Table 3

Estimated number of MON810 and hmg copies and MON810/hmg copy number ratio measured in the ERM-BF413 series by dPCR (n = 5)

CRM

Mass fraction of DK 513

Target DNA concentration in DNA extract (copies per μL)

MON810/hmg copy number ratio (%)

MON810

hmg

Certified value (g/kg)

Expanded uncertainty (g/kg)

Average

RSD

Average

RSD

Average

RSD

ERM-BF413a

Blank

<0.2

5

26.6

29,052

3.6

0.018

26.8

ERM-BF413b

Level 1

1.00

0.26

16

21.4

23,650

7.2

0.067

22.6

ERM-BF413d

Level 3

10.0

0.5

194

12.1

49,287

9.7

0.395

15.5

ERM-BF413e

Level 4

20.0

0.6

379

5.5

34,666

4.3

1.09

7.0

ERM-BF413f

Level 5

50.0

1.1

891

4.9

31,532

10.3

2.83

11.3

Not certified

DK 513

  

26,904

6.2

47,115

7.3

57.1

9.6

The average MON810/hmg ratio is calculated on the basis of five replicate measurements (n = 5) and has been adjusted to account for the gravimetrically prepared PCR solutions for the MON810 and hmg assays. The expanded uncertainty U uses a coverage factor k = 2 [9]

A good proportionality between the copy number ratio and the mass fraction is observed for all tested materials (Fig. 2) within the ERM-BF413 series and for the DK 513 variety used as MON810 source in those materials. The slightly lower copy number ratio of 0.39% (SD of 0.06%; Table 3) observed for the ERM-BF413d is still in agreement with the 0.57% ± 0.17% (expanded uncertainty using a coverage factor of 2) certified value when taking into consideration the expanded uncertainty. The conserved ratio among the different MON810 CRMs is an additional indication that the material was correctly homogenised and mixed to prepare the different mass fractions.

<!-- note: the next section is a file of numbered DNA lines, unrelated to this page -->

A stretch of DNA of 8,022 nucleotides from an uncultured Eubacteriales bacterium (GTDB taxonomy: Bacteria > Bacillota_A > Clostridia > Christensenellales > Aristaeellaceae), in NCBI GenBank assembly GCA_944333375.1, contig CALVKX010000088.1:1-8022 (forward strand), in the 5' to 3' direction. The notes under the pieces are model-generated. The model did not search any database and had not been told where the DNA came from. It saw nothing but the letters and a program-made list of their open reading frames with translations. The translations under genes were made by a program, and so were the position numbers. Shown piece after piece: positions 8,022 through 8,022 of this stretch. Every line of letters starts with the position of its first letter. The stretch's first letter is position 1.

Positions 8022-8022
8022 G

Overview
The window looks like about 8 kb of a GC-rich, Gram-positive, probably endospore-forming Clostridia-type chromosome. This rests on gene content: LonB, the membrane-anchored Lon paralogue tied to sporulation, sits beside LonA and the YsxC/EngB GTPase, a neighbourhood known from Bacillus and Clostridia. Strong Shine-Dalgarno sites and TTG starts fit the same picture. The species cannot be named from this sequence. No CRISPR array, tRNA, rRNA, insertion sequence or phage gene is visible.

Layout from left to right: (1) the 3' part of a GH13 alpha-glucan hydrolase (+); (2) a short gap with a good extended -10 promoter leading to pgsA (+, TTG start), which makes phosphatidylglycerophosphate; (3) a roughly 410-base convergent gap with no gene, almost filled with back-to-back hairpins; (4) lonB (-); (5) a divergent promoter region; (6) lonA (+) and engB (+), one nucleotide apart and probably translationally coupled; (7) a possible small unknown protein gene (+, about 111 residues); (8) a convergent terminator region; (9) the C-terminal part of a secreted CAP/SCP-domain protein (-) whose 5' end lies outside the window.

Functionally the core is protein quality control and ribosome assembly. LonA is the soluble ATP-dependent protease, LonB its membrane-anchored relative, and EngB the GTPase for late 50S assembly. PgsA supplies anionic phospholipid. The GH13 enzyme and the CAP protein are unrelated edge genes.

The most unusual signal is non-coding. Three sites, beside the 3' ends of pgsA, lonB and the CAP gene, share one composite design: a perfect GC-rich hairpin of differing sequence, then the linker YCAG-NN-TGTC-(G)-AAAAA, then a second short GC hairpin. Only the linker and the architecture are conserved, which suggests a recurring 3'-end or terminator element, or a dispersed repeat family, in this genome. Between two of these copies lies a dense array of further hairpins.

Fig. 2

Relationship between the MON810 mass fraction and the corresponding MON810 copy number ratio measured by dPCR on the ERM-BF413 series as well as in the DK 513 variety. Each point represents the average of five measurements with the observed standard deviation

The level of repeatability of positive partitions among the five replicate panels within the same digital arrays appears to be very adequate. The relative standard deviation (RSD) of the MON810/hmg ratio as shown in Tables 2 and 3 is reported as the square root of the sum of the squares of the relative standard deviations obtained for each estimated target. The ERM-BF413a and ERM-BF413b samples contained only low amounts of MON810 with an average of five and 16 copies MON810/μL DNA extract, respectively. Consequently, these two samples produced the highest RSDs for the copy number ratio of 26.8% and 22.6%, respectively. The RSDs for the copy number ratio in the remaining samples were between 6.8% and 15.5%.

Conclusion